A 21‐year‐old man with metastatic fibrolamellar hepatocellular carcinoma (HCC) with recurrent malignant ascites was admitted to the hospital for nausea and vomiting. His disease had continued to progress after 4 cycles of FOLFOX and was recently switched to sunitinib. On physical examination he was cachectic and had abdominal distention. Patient had no stigmata of chronic liver disease or features of hepatic encephalopathy. He had chronic but stable transaminitis (AST 76 U/L, ALT 143 U/L), normal albumin and bilirubin, and an ammonia level of 65 μmol/L Nausea and vomiting were treated with octreotide, olanzapine, and paracentesis with relief of his symptoms. Next day he had personality changes, hand tremors, confusion, and lethargy. Repeat ammonia was 607 μmol/L He was treated with intravenous arginine for 24 hours. After 12 hours of arginine, he had a rapid resolution of his altered mental status and ammonia of 71 μmol/L He remained symptom free and was discharged on oral arginine therapy.
Fibrolamellar HCC is an extremely rare tumor seen in noncirrhotic young adults. It has been associated with hyperammonemic encephalopathy mimicking ornithine transcarbomylase (OTC) deficiency in the absence of somatic mutation in the OTC gene. OTC deficiency causes decreased synthesis of arginine, which prevents conversion of ammonia to urea. Sunitinib‐induced hyperammonemic encephalopathy with fibrolamellar HCC responds to arginine infusion but not to antibiotics, lactulose or rifaximin. Chemotherapy‐induced catabolic states increase production of nitrogenous waste. Tumor cells under treatment either decrease the expression of OTC or increase catabolism of arginine increasing ammonia production. Intact hepatic synthetic function and rapid response to arginine indicates that patient's hyperammonemia was not due to liver failure but overproduction and intrahepatic shunting.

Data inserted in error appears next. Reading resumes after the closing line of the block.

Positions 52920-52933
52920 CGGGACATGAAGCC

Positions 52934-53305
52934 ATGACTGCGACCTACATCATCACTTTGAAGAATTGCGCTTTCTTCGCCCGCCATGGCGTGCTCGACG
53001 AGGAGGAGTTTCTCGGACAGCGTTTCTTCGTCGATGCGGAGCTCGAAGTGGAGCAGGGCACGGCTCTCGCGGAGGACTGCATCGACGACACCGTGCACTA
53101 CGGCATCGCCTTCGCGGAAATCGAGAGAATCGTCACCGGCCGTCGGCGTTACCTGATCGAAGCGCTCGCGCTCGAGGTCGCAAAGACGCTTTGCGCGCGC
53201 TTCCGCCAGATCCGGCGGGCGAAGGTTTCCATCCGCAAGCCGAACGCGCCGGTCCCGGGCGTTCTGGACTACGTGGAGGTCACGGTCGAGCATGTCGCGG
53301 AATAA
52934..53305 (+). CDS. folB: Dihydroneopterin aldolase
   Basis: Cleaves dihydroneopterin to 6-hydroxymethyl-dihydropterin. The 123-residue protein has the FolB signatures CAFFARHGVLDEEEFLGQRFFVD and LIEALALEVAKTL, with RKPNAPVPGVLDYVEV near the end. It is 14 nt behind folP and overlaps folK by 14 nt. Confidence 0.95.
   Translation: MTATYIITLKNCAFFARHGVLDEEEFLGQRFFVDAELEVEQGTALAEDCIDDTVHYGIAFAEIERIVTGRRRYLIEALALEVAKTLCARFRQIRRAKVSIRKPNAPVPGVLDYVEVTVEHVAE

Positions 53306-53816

Hyperammonemia is often assumed to reflect liver failure but in rare circumstances can be related to underlying cancer treatment and is reversed by arginine therapy.
To cite this abstract:Sharma P, Shinde S, Davis M. A Rare but Rapidly Reversible Cause of Hyperammonemic Encephalopathy. Abstract published at Hospital Medicine 2013, May 16-19, National Harbor, Md. Abstract 346. Journal of Hospital Medicine. 2013; 8 (suppl 2). https://www.shmabstracts.com/abstract/a-rare-but-rapidly-reversible-cause-of-hyperammonemic-encephalopathy/. Accessed January 27, 2020.